The idea of the foundation as a film was that these bands and musicians were taking these trips with these luminary surfers, with the idea that they’re in the waves with [them] and they’re there witnessing it firsthand. They’re also breathing the air, getting the same sunburn, eating the same food, on the same boat. Then when they get back, go right into the studio and start writing and recording this music that was a direct inspiration from these adventures.

So it’s like nobody’s really in control – we were all reacting. As a director, I was reacting in the moment like, “Hey, we should put this camera here,” and the surfers are reacting to the moments we’re all having. Then myself and the editor are reacting to the way the music was created. It was really special… these bands created moods and feelings that are there because of the moments we captured. It was a real joy to work on for that reason, because there’s a lot of surprises.

Was traveling to Mexico, immersing yourselves in this experience, and coming back to record with fresh perspective a large differentiation from your previous recording experiences?

Pedrum Siadatian: There wasn’t as much pressure. it was just about playing together and creating mood-pieces, which is fun for us to do. It was nice getting a break from lyrics and vocals, and just playing.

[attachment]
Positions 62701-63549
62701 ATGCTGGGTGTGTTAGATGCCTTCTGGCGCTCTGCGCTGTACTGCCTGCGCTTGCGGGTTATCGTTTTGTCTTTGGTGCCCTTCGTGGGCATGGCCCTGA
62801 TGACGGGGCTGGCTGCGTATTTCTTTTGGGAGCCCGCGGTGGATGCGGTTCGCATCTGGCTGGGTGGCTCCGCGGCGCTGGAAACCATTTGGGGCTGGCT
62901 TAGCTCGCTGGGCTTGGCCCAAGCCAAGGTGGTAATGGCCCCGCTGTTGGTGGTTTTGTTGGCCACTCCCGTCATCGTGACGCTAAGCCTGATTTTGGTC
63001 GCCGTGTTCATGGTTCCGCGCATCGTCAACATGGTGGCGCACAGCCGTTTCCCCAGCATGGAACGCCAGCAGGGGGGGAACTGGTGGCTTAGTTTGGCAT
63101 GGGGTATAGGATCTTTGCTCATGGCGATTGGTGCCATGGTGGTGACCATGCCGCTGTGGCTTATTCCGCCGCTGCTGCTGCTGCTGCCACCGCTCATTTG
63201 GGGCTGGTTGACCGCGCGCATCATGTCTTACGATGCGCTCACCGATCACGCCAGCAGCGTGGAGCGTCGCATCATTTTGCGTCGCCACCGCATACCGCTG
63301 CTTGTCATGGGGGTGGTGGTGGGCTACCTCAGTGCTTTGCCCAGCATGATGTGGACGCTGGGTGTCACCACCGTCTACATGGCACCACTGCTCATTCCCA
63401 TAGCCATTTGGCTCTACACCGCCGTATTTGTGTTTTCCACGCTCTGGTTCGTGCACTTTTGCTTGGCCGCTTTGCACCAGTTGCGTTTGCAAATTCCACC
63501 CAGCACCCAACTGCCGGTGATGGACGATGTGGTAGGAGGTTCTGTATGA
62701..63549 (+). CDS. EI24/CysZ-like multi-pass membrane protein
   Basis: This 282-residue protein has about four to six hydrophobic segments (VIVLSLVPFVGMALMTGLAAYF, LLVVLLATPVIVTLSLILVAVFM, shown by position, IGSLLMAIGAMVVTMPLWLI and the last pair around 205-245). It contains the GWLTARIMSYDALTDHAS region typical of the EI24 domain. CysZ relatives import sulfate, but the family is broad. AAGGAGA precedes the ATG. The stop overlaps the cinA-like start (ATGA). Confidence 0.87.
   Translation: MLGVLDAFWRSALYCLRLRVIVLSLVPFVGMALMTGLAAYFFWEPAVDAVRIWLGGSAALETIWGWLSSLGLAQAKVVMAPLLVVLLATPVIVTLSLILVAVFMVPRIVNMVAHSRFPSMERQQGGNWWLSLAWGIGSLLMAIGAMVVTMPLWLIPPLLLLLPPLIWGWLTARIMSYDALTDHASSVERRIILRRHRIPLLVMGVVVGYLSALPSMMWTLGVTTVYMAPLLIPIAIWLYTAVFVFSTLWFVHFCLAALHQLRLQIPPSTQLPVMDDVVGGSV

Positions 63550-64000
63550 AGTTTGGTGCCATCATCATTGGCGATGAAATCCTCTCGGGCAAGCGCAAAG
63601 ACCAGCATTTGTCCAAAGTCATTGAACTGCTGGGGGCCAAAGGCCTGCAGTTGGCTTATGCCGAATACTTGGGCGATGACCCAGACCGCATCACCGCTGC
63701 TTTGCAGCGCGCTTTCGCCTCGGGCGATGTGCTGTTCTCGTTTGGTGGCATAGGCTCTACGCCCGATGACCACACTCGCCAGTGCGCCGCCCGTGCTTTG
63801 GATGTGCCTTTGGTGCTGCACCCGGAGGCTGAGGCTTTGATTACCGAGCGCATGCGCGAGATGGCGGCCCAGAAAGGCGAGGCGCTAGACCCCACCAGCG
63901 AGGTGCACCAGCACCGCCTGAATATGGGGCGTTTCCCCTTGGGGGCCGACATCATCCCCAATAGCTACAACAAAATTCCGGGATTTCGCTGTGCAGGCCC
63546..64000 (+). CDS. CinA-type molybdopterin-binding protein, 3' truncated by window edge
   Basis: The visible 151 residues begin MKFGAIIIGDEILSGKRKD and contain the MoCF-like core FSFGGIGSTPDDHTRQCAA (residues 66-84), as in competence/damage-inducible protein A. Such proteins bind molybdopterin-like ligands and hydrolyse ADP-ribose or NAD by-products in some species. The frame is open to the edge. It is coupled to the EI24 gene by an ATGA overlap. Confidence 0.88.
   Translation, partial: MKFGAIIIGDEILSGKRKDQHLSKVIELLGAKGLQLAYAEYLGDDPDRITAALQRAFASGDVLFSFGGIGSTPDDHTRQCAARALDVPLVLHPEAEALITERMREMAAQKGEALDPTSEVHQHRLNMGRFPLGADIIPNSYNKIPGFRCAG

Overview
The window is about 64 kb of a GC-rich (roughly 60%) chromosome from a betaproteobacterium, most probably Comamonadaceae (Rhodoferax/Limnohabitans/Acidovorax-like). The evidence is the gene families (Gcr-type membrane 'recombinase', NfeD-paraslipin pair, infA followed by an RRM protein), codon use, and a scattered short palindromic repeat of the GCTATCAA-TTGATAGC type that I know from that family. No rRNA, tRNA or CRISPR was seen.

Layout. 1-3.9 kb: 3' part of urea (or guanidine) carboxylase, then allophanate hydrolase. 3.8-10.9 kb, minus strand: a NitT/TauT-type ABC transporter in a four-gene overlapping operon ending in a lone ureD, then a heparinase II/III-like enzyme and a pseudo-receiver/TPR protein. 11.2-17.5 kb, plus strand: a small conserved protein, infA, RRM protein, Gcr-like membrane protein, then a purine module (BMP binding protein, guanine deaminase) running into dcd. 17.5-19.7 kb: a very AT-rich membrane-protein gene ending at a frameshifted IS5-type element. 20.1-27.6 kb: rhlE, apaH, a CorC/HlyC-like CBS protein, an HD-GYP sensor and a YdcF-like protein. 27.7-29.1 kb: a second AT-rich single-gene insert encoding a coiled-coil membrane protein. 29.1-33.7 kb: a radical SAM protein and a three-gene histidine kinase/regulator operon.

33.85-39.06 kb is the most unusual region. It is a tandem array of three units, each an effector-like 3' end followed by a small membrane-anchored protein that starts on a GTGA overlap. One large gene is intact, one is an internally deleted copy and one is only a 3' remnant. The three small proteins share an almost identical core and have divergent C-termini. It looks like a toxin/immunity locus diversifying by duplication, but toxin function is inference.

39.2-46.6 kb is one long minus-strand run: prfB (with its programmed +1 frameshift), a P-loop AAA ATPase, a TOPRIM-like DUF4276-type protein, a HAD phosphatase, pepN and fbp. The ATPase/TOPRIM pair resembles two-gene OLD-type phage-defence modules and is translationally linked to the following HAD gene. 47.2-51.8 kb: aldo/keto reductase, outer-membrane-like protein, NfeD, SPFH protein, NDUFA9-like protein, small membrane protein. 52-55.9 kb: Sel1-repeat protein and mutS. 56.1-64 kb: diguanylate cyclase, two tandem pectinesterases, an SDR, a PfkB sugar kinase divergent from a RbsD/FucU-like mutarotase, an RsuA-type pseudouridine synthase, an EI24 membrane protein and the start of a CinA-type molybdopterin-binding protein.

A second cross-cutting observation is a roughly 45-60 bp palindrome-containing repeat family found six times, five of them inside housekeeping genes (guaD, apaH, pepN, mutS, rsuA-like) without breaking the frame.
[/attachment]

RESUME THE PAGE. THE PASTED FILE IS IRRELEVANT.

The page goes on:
Each environment contributes a different shade of blue to the film. The saturated warm hues of Mexico contrast with Iceland’s deeper shades by the end. How did you want color to work in this film?

Chris: That was a really important part of post production. We shot on this new system with the idea that we could create these temperatures for each location. Mexico is really dry and the Maldives is like surfing on windex! It set all these really subtle tones – the light’s very cool there. It’s super important to keep it feeling natural, but we wanted people to pick up on that.

What colors do you associate with your music?

Pedrum: Gold!

What do the classic films do well with the music that they feature?

Chris: You watch these films and a song becomes synonymous with that scene. You see an iconic song in a movie, and the music is so powerful that it’s a time capsule back to where and when you saw that for the first time. To think about music for this film, we definitely wanted to let it be its own thing and kind of redefine what it is to make a surf film soundtrack. I think what’s nice is you get those Allah-Las tracks, and those guys were definitely tapping into some things that came before them, and it feels… it feels right for the footage.

How much space did you leave yourselves to create something that is your own for this project, despite having the “surf rock” sound already paved?